Alarming Discovery In America Of New SARS-CoV-2 Variants Bearing Mutations Q677H And Q677P Leading To Greater Transmissibility.
: A team of researchers from University of Bern-Switzerland, University of New Mexico-USA, Microbial Genome Sequencing Center-Pittsburg, Louisiana State University, Icahn Mt Sinai School of Medicine, Louisiana Department of Health, New Mexico Department of Health, Wyoming Public Health Laboratory and the University of Pittsburgh have discovered new variants emerging in the United States through Independent genomic surveillance programs based in New Mexico and Louisiana showing selectively neutral mutations taking place at the amino acid position 677 of the spike protein.
These mutations have given rise to the numerous variants from the clade 20G (lineage B.1.2) carrying the Q677P
or Q677H mutations.
According to the research team, these mutations being at the proximity to the polybasic cleavage site at the S1/S2 boundary are consistent with its potential functional relevance during cell entry, suggesting parallel evolution of a trait that may confer an advantage in spread or transmission.
The research findings were published on a preprint server but are currently being peer reviewed.
One of the study leading authors, Emma B Hodcrofy from the Institute of Social and Preventive Medicine, University of Bern, Switzerland also runs a website that is monitoring the emergence of various SARS-CoV-2 variants that is still in its infant stages but is an initiative that is worthy of mention for other worldwide researchers to contribute for more concerted and collaborative global effort to identify emerging variants of interests. https://covariants.org/
The new variants from the 20G clade (lineage B.1.2) carrying a Q677P substitution in the Spike protein was first discovered in the United States in October 23rd 2020. However from the period 01 Dec 2020 to 19 Jan 2021 it rose to represent 27.8% and 11.3% of all SARS-CoV-2 genomes sequenced from Louisiana and New Mexico, respectively.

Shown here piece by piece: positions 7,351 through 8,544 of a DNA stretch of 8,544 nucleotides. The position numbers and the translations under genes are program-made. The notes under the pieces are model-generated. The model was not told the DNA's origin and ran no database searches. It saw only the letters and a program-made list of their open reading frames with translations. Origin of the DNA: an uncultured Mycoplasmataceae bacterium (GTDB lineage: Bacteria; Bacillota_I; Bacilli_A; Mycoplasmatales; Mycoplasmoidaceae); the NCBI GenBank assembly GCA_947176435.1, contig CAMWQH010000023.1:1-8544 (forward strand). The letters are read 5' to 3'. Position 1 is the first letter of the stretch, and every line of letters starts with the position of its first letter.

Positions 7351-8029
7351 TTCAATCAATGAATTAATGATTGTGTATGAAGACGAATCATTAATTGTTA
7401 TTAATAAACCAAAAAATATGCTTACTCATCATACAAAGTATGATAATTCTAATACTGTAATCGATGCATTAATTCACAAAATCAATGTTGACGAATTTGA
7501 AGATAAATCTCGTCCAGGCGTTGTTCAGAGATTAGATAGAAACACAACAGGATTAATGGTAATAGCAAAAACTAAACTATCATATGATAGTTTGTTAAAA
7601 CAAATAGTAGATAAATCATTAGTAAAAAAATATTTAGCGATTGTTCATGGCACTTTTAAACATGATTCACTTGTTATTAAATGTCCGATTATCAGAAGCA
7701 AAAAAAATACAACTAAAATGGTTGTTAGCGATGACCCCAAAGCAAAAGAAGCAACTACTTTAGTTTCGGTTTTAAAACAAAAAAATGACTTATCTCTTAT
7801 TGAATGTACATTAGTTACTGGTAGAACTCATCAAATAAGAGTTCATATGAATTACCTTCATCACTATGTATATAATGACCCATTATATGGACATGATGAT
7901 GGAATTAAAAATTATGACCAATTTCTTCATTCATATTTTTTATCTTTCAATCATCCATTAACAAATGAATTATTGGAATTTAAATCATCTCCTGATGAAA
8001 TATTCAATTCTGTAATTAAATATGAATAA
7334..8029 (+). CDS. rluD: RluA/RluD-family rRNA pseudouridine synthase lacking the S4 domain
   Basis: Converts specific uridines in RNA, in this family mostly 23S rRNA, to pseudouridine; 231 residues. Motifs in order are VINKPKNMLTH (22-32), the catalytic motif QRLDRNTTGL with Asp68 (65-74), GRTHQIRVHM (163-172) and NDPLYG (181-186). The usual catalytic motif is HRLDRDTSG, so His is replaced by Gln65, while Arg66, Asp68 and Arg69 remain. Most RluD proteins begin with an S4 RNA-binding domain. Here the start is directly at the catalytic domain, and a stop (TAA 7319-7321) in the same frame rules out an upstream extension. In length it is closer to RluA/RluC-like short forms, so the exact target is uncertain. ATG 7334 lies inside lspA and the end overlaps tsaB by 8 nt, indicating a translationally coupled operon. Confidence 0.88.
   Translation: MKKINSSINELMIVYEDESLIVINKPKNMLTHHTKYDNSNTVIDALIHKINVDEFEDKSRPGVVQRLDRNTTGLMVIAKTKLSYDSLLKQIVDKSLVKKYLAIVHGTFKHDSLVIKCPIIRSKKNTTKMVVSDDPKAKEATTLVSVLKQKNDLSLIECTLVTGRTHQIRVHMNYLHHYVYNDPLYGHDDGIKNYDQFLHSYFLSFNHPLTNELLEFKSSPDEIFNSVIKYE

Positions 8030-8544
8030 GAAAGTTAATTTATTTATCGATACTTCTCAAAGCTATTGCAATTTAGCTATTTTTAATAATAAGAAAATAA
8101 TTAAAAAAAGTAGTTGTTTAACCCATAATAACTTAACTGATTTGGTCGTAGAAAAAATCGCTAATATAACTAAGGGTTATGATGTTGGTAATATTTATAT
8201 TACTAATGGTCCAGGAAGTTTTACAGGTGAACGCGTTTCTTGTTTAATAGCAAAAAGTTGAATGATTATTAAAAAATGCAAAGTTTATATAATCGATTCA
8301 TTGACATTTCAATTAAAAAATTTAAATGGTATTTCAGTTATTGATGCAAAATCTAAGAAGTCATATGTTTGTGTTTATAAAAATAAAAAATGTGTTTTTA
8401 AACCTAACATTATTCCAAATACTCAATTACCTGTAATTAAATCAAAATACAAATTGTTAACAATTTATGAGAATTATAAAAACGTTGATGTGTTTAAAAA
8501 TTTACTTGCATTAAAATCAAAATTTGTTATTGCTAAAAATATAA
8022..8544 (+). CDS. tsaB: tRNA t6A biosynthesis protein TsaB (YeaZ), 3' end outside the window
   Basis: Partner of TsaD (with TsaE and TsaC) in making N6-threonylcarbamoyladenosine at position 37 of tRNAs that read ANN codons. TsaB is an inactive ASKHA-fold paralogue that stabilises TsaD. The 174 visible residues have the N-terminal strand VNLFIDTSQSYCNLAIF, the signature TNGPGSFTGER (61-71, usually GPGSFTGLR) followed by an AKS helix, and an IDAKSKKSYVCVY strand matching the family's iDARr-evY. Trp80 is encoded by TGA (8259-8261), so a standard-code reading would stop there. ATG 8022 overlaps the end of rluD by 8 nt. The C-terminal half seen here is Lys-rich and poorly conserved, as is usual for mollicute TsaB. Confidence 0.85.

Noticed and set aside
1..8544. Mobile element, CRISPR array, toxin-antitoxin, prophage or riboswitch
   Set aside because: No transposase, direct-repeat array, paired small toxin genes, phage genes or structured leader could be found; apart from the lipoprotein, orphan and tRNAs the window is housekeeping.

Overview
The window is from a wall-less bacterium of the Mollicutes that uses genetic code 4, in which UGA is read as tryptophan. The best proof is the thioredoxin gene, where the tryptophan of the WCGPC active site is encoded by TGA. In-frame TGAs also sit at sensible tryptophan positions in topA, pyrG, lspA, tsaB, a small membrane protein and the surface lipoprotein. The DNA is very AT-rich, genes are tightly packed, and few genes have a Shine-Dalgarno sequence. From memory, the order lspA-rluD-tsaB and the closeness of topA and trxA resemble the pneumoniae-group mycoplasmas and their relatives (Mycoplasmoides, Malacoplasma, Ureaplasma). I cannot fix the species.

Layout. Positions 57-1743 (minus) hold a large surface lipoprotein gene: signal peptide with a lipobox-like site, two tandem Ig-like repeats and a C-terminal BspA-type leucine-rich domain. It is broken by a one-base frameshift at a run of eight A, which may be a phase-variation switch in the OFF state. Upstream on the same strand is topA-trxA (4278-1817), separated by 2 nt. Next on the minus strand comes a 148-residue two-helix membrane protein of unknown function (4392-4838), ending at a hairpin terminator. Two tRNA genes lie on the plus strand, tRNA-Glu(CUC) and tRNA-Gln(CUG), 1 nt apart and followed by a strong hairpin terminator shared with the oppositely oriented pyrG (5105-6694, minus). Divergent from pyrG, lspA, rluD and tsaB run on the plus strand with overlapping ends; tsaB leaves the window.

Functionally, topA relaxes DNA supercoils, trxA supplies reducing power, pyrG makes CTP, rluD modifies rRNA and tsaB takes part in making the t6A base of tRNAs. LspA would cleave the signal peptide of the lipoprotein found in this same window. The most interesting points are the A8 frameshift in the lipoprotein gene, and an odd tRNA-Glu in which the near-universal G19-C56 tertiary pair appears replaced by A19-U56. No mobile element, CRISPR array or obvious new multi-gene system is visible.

COVID-19 infections bearing the Q677P mutations have been detected predominantly in the south central and southwest United States.
Alarmingly on the 3rd
of Feb 2021, GISAID data show 499 viral sequences of this variant from the USA. Taking into consideration that very little genomic sequencings are done in the United States, such a number infers the scale of the prevalence of this mutation.
Detailed phylogenetic analyses revealed the independent evolution and spread of at least six distinct Q677H sub-lineages, with first collection dates ranging from mid August to late November, 2020. Four 677H clades from clade 20G (B.1.2) , 20A (B.1.234), and 20B (B.1.1.220, and B.1.1.222) each contain roughly 100 or fewer sequenced cases, while a distinct pair of clade 20G clusters are represented by 754 and 298 cases, respectively.
The largest of the 677 variant sub-lineages (“Robin 1”) is a B.1.2 / 20G clade virus carrying Q677H that first appears in GISAID data from a sample with a August 17, 2020 collection date. As of Feb 4, 2021, this su
b-lineage contained 754 sequences. Robin 1 is found in over 30 US states, but predominates in the Midwest.